Thomas Jefferson was one of the most famous critics of the news media. He went so far as to write, “The man who never looks into a newspaper is better informed than he who reads them.”
Was Jefferson’s scorn unfair, or did he have a point? Should people read less news if they wish to be truly informed?
Over at the Art of Manliness, Brett and Kate McKay provide an interesting examination of the question in a post yesterday titled, “Is There Any Reason to Keep Up with the News?”
As the McKays acknowledge, keeping up with the news has become popularly associated with being knowledgeable and informed. In reality, they argue, most people use the news for entertainment, gossip, and as a form of escapism.
Drawing heavily on philosopher Alain de Botton, the McKays claim the following are some negative consequences that can ensue from too frequent recourse to the news:
1) It can skew our view of reality.
“[T]he truth delivered by the media represents only one sliver of human reality — invariably the fraction that is new, novel, and most of all, negative. Studies show that the news consists of negative to positive stories by a ratio of 17:1. We get reports on the few dozen murderers and pedophiles who were up to no good on a given day, but no word on the millions of folks who went to work, ate dinner, and turned in, all without whacking their spouse or preying on small children.”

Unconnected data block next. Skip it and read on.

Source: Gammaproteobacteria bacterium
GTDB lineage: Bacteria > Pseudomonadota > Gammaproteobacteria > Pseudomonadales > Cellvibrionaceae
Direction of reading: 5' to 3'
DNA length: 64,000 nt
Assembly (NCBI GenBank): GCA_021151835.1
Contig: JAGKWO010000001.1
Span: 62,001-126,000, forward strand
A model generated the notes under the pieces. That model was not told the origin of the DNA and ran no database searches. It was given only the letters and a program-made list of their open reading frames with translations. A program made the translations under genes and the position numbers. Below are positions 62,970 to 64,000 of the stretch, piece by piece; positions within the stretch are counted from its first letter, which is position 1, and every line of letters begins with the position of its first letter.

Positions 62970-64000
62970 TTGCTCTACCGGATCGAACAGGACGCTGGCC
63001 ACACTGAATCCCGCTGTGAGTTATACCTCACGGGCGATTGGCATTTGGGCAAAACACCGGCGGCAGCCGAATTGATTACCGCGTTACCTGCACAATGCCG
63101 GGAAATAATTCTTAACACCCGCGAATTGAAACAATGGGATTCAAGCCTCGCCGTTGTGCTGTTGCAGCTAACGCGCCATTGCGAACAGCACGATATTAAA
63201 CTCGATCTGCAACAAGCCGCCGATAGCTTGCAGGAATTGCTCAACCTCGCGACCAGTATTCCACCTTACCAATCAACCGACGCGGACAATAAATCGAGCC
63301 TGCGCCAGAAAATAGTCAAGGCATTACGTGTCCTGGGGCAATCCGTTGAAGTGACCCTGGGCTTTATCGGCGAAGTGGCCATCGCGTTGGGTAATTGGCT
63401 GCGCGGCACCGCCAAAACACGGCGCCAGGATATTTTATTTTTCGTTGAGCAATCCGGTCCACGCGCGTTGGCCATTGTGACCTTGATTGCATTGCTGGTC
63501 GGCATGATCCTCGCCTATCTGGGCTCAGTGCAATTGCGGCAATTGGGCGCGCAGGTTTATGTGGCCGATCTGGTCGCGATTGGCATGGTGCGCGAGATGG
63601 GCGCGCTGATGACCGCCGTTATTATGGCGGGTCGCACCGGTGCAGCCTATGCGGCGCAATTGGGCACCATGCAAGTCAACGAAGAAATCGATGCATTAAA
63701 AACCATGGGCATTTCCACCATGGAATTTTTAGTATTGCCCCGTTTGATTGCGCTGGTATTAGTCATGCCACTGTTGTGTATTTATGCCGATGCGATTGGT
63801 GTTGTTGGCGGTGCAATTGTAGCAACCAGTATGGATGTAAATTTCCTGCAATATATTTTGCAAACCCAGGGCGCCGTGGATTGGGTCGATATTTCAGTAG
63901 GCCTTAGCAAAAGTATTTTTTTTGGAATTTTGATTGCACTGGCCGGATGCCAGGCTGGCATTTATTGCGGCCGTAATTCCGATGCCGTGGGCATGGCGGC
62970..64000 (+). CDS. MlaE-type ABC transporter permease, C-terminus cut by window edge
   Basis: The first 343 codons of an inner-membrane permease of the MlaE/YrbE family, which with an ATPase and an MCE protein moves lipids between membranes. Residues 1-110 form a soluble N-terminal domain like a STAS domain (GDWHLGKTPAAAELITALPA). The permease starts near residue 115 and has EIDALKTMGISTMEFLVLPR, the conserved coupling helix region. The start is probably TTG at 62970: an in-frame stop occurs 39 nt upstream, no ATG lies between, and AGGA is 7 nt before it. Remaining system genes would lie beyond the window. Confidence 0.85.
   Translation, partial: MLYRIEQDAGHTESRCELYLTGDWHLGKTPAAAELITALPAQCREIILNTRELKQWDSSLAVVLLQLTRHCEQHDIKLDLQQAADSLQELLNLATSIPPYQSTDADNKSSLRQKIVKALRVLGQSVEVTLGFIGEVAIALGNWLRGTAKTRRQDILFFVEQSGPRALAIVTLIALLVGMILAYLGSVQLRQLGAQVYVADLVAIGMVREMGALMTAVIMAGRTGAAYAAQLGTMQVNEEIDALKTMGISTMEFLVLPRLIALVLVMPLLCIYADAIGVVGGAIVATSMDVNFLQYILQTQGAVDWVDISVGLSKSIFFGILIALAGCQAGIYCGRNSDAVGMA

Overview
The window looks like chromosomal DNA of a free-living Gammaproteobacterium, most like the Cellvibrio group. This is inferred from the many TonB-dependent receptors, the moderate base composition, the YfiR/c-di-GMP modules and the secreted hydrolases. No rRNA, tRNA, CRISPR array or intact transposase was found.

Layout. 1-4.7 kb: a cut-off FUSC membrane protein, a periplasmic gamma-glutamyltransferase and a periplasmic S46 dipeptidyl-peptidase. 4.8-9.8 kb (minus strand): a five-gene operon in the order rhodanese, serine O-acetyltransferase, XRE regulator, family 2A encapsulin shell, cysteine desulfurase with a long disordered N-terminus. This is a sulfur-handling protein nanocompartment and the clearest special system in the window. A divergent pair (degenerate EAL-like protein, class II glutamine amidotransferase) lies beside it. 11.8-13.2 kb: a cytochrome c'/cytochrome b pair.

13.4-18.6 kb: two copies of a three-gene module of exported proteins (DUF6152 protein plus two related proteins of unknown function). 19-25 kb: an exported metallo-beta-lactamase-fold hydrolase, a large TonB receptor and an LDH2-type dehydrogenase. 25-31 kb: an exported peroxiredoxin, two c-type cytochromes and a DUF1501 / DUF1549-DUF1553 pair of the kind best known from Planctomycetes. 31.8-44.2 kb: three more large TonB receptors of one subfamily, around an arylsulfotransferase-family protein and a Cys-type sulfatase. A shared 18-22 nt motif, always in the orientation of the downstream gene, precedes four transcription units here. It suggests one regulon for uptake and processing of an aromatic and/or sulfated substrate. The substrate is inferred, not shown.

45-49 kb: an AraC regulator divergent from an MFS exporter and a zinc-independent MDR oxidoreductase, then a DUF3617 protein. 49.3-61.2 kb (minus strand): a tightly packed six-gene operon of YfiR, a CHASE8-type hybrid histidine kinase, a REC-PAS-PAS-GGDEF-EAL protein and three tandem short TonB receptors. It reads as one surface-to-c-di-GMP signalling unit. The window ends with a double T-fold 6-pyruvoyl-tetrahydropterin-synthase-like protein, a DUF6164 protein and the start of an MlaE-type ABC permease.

2) It can desensitize us.
“When faced with the suffering of an individual, we are moved with compassion for them. But presented with the suffering of dozens, hundreds, thousands, we tend to turn away. As Joseph Stalin bluntly put it, “The death of one person is a tragedy; the death of one million is a statistic.” In the face of mass suffering, our empathy antennae withdraw in fear of being overwhelmed by emotion.”
3) It can make us passive.
“One can in fact argue that consuming news about everything, everywhere is actually making us less apt to take any action, anywhere. Buried in an avalanche of stories on how absolutely broken and terrible everything is, we feel overwhelmed, paralyzed, apathetic. We are by turns irrationally fearful and impotently angry. What could we possibly do to change things, and what difference would it make?”
Predictably, the McKays recommend moderation when it comes to consuming the news and more recourse to books as a source of edification. In fact, the latter will make for a more mature and informed consumption of the former.
Do you agree? In general, would people be better off if they exposed themselves to less news rather than more?